If you haven’t heard of The Tree of Life‘s director Terrence Malick, it’s unlikely you’ll be interested in seeing this film. But fans of Malick know how much of a treat it is to get a movie from the auteur at all – since 1973, Malick has only released four films. But what he lacks in quantity Malick makes up with a wistful camera and poetic pacing that makes him one of our finest, if most mysterious, filmmakers. It’s fitting, then, that we know barely anything about this fifth film – about all we can say is that it stars Brad Pitt and Sean Penn as a father / son duo shown to us over time, and that there might be dinosuars – that last part is not a joke.
Will it be any good? Even if we don’t get dinosaurs, I’ll never complain about getting another film from Malick. It’s hard to imagine he could deliver anything less than hugely intriguing. Opens May 27th.
Bryan Singer’s first X-Men was the first summer action movie I became obsessed with, so any sequel is going to be of interest to me. But First Class isn’t just an opportunity for nostalgia – with Singer back on in a producing / co-writing capacity, Matthew Vaughn behind the camera and a suave, James Bond 1960s setting, it promises to help make up for X3 and Wolverine. That’s not an impossible task, but it should be an ingratiating effort all the same.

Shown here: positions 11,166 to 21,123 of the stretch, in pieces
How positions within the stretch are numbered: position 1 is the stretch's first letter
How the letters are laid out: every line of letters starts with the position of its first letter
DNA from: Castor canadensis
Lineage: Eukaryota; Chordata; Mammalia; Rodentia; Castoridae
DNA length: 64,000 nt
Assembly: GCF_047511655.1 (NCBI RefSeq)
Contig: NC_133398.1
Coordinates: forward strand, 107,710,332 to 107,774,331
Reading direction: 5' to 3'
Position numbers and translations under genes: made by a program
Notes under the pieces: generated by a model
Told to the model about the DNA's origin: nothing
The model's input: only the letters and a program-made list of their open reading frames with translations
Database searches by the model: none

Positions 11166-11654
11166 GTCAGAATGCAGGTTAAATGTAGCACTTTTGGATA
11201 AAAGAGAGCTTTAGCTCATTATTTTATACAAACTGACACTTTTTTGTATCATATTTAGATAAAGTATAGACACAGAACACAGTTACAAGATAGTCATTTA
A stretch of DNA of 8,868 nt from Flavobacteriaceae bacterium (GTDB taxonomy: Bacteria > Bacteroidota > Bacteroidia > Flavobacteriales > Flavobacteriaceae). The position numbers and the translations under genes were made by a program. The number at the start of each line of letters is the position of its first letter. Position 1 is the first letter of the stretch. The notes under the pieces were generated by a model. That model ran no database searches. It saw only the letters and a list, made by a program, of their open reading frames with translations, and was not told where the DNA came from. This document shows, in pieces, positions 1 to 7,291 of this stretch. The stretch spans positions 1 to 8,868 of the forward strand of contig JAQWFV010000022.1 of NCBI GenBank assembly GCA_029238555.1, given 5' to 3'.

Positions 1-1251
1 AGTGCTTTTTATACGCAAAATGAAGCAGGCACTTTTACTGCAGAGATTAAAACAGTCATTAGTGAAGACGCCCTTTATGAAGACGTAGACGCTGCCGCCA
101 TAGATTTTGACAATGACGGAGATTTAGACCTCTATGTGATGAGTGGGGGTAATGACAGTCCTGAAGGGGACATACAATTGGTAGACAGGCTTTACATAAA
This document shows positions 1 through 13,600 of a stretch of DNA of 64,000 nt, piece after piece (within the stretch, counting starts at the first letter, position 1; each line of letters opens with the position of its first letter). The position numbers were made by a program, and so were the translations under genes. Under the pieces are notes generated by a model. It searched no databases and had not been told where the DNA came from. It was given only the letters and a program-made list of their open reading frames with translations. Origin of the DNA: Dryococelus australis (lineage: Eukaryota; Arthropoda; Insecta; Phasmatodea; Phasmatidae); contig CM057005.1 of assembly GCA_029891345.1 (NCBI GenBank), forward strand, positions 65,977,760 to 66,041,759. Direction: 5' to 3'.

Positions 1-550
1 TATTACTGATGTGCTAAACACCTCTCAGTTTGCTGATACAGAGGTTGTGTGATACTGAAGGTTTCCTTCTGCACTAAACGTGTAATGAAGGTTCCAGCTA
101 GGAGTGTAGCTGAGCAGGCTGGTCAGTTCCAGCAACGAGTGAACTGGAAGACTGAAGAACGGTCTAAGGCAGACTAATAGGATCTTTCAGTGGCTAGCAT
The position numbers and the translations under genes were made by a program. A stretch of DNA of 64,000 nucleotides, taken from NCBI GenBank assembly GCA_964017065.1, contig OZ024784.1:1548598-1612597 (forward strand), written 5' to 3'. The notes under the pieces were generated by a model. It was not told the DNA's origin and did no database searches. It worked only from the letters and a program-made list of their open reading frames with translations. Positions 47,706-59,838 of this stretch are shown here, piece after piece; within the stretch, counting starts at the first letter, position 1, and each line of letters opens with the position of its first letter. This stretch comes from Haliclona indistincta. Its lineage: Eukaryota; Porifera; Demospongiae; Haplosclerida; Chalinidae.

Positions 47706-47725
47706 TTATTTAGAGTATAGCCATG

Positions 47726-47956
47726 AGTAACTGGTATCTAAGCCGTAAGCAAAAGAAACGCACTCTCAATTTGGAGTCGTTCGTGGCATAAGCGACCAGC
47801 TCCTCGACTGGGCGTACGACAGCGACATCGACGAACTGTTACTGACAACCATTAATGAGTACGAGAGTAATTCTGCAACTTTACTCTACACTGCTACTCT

Will it be any good? Matthew Vaughn’s last superhero movie, Kick-Ass, felt a little light, but trailers for First Class have me thinking we’ll get something more substantial here. Opens June 3rd.
J.J. Abrams is giving us an alien movie in the vein of early Spielberg.
Will it be any good? I think I’ve already answered that. Opens June 10th.
With the sole exception of Cap’n Carrot, I’m pretty sure everyone in the entire universe was disappointed with Pixar’s Cars. From anyone else it would have been a solid animated film, but it failed the expectations we all have for the best moviemakers. But with marketing that’s pushing the sequel as a totally different kind of film – a globe-trotting adventure with more humor than we’re used to from Pixar – maybe we’ll get something completely different here.
Will it be any good? Pixar’s been on too good a role since the first Cars to ignore. Though they’re bound to disappoint after Ratatouille, Wall-E, Up and Toy Story 3; I for one have faith that they’re better at what they do now and will be able to improve upon the original. Opens June 24th.